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Mets' David Peterson getting more comfortable with every start

Mets starting pitcher David Peterson delivers against the

Mets starting pitcher David Peterson delivers against the Marlins during the first inning of an MLB game at Citi Field on Saturday. Credit: Kathleen Malone-Van Dyke

David Peterson saw an opportunity and grabbed it. With Marcus Stroman sidelined by a torn left calf muscle, the rookie lefthander has assumed a spot in the Mets’ starting rotation and performed very well.

In the Mets’ 8-4 win over Miami on Saturday night at Citi Field, he allowed two runs in five innings and improved to 2-1 with a 3.78 ERA. His fastball sat around 93 mph and his slider was effective as he pitched deeper into the game. Twice he stranded a Marlin in scoring position.

“With every start, I feel I get more comfortable here. I learn more . . . I’ve gotten a good taste in three starts and I’m trying to work off the successes that I’ve had,” said Peterson, the Mets’ first-round pick in the 2017 draft. “I’ve been up here for a reason and that gives me confidence to get out of any jam and I take that into my starts.”

“He looks like a polished pitcher,” Michael Conforto said.

Stroman threw 80-plus pitches in a simulated game on Thursday and will throw another no earlier than Tuesday. Mets manager Luis Rojas said the former Patchogue-Medford star is pitching effectively and healing well but still isn’t able to field his position because of the calf. The very soonest he could return is next weekend, and that is not assured.

Rojas said that when Stroman returns, “we want him to finish the season.” In the meantime, Peterson will try to make it a hard decision.

“He’s a competitor, he wants the ball and he wants to attack you,” Rojas said. “He’s been giving us what we want from a starter.”

“He’s a competitor, he wants the ball and he wants to attack you,” Rojas said. “He’s been giving us what we want from a starter.”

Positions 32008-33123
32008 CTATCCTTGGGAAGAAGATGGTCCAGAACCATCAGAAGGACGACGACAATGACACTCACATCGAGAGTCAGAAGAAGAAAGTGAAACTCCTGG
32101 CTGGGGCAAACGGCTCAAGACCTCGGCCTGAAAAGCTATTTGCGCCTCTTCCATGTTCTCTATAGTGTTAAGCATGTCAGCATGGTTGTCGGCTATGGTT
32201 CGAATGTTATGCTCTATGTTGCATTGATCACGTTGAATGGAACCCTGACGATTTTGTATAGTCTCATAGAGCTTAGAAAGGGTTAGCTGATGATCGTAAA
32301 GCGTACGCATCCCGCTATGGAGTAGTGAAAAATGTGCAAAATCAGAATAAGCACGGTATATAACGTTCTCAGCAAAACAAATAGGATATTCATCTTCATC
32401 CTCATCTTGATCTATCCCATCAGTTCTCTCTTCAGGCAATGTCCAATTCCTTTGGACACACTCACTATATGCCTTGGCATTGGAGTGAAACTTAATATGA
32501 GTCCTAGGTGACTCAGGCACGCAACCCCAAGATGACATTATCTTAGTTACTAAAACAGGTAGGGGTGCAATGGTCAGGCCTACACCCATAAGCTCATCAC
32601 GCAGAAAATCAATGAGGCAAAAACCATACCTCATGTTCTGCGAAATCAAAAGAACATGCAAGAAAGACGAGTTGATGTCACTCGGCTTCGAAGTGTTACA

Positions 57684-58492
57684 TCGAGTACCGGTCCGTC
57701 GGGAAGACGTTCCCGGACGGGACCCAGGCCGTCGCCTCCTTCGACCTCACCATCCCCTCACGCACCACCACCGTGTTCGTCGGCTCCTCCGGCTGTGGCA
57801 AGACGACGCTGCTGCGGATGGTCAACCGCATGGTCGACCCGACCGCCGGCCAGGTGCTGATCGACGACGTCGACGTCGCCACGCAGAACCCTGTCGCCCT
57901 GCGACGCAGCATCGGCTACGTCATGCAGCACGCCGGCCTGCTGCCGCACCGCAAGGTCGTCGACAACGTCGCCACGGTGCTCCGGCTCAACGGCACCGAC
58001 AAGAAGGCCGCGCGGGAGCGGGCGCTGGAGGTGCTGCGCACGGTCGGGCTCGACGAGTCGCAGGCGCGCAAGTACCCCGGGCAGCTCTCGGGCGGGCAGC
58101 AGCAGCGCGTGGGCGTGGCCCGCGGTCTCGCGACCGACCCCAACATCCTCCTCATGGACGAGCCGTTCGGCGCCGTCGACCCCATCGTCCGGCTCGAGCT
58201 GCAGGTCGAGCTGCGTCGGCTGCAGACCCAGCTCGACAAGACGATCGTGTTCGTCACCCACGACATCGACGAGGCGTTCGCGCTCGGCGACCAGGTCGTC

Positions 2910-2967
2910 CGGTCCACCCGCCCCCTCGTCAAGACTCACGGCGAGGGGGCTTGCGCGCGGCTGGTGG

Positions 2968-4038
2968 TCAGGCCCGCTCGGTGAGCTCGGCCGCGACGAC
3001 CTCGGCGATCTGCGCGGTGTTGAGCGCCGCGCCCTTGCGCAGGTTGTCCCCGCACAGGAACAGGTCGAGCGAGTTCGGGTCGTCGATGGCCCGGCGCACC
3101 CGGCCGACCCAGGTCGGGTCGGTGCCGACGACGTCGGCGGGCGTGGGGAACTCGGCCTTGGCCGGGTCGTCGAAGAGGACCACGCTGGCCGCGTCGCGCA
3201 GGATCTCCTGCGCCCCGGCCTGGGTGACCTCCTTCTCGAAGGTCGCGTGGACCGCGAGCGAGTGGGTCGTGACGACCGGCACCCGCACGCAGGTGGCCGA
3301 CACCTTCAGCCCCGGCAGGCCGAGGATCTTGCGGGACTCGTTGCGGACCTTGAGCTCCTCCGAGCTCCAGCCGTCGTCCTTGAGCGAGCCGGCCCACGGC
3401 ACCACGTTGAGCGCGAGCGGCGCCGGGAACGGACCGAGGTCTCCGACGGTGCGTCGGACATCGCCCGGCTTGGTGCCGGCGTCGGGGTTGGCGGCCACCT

Infield chemistry

he Mets have a pair of blossoming young infielders in starting shortstop Amed Rosario and utility infielder Andres Gimenez. It’s not a stretch to envision them starting together in seasons ahead.

The duo has started twice together on the left side of the infield and once on either side of second base. Brian Dozier started at second Saturday night and Gimenez was a defensive replacement in the eighth.

“It’s a pleasure to play alongside him,” Rosario said of Gimenez on Saturday through an interpreter. “He’s a talent that you can’t hide. It’s super-obvious how talented he is.”

Gimenez, a rookie, came up as a shortstop but has played second and third base with Rosario firmly installed at short. When Rosario had a day off, Gimenez started at short.

There will be plenty of time for the relationship to grow, and Rosario said it has been easy working with him in the infield.

“I don’t know if (people) have realized, but he’s a super-intelligent player,” Rosario said. “He pays attention to the little details, which is always big in the team aspect. But he always brings a lot of energy.”

Davis taking to third

The Mets started Jeff McNeil in leftfield and J.D. Davis at third base for the second straight game Saturday. The previous six times both started, it was the other way around — Davis in left and McNeil at third — but this might be the new paradigm.

Davis hit a three-run homer in the seventh Saturday night to give the Mets a four-run cushion in their 8-4 victory.

Davis is a much better third baseman than outfielder — he had some awkward moments in leftfield the first week — and McNeil is the more experienced outfielder. Davis made a pair of excellent defensive plays this past week, and his strong arm has made an impression.

New York Sports